The long-suffering White House press corps is taking steps to thwart the Obama administration’s continued attempts to sanitize news coverage on the government’s executive branch.
Press pool journalists currently must submit their work to the White House press office, from which the reports are distributed via email to news organizations throughout the nation.
Last month, reports surfaced of the White House’s efforts to influence the content of the information press pool reporters pass along to their news industry colleagues on a daily basis by demanding changes or threatening to revoke journalists’ access for unflattering reports.
The Washington Post reported at the time:
When Anita Kumar of the McClatchy newspaper chain covered Obama’s appearance on “The Tonight Show” for the press pool last year, she wrote a detailed account of the taped program. Kumar thought her story would be sent to pool recipients hours before the show aired. Instead, White House press staffers objected to the length of her file, saying it violated an agreement with the program’s producers to limit advance publicity. They told Kumar to pare down her account before they would distribute it.
Kumar reluctantly complied, but the request made her uneasy. “The worry is that when you send in a pool report, the White House is reading it and approving it,” she said.
Other journalists tell similar tales about White House objections.
While the majority of the White House’s press nitpicking involves minor details and trivial issues, press pool journalists have warned that the administration’s involvement in editing the news is a slippery slope.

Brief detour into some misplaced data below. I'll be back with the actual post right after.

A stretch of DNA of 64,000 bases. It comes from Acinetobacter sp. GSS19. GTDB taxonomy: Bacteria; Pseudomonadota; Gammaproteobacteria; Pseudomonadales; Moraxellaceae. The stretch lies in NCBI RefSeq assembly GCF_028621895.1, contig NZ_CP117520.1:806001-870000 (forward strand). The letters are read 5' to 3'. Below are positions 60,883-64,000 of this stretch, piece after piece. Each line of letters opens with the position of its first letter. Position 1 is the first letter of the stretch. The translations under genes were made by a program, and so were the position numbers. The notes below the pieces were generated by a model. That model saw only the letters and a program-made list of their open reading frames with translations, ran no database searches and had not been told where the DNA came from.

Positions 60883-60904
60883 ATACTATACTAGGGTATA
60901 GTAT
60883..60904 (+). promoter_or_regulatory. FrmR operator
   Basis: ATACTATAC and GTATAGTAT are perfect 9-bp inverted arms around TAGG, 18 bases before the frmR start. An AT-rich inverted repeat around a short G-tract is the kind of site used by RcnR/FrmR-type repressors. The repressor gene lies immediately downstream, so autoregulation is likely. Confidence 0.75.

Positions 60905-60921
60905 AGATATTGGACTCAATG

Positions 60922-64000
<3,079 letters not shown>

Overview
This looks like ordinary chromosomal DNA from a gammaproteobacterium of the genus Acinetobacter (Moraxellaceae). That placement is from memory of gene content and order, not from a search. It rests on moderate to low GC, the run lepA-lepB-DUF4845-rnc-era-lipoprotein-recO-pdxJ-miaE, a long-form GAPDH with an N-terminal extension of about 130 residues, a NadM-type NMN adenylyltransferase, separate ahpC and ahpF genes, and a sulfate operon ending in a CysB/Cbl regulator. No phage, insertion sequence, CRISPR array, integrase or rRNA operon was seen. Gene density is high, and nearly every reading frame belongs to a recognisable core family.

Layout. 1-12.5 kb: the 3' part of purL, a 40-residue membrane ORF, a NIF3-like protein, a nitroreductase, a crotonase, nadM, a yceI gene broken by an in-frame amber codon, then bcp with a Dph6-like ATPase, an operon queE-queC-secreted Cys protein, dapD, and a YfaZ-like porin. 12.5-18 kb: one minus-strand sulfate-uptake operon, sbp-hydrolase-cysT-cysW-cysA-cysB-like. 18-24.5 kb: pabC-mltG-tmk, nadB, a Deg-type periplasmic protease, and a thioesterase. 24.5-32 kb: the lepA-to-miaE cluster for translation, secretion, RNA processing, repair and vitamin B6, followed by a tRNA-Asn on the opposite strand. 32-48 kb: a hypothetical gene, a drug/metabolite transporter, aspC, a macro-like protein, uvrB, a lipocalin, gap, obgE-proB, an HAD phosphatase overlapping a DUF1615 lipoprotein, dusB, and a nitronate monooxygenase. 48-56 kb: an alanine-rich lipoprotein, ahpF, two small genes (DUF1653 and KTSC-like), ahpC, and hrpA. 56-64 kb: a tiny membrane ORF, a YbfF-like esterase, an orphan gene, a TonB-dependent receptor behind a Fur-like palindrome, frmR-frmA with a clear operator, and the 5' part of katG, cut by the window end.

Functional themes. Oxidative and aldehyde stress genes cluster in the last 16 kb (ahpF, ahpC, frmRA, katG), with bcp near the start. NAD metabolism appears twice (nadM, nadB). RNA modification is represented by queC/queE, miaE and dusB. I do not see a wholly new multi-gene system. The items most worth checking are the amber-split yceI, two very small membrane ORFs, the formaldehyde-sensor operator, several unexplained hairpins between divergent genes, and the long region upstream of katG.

“The independence of the print pool reports is of utmost importance to us,” said Christi Parsons, a Los Angeles Times reporter and the White House Correspondents Association president, last month. “Our expectation is that the White House puts out the pool report and asks questions later.”
For that reason, The Washington Post reports, press pool reporters have collaborated to set a press report distribution system of their own.
Via The Post Wednesday:
A small group of reporters initiated an online forum this month in which they shared “pool” information among themselves, without White House involvement. The forum was set up by the White House Correspondents’ Association (WHCA), which negotiates with the White House’s press staff over access for journalist.
(…)But now, some journalists are sharing their White House reporting using Google Groups — the digital service that allows registered users to receive and send information within a closed circle. In an early test of the supplemental system, journalists shared pool information about President Obama’s trip to Chicago this month. The system has been used for “advisories,” such as where the pool is assembling, when another pool report will be issued or whether a correction is in the works.
Currently, about 90 print journalists subscribe to the Google Groups list, compared to about 8,000 who are on the official pool list. Parsons has described the list as a sort of backup that could eventually serve as “a supplementary system for the print poolers so they can send out information directly to other reporters whenever they feel they need to, much as the TV and radio poolers do now.”
Unfortunately, there are obstacles to journalists wresting control of the press pool information distribution from the White House.
Again from The Post:
The key obstacles appear to be not technological but administrative and financial. The WHCA is wary of the cost of taking over all the managerial tasks of the pool system from the White House, which does the job with its own staff at taxpayer expense.
In addition to distributing the pool reports and maintaining an ever-changing list of recipients, the White House press office has several staffers who schedule reporters for pool duty, coordinate security clearances so that they can be in proximity to the president and find substitutes when there are no-shows.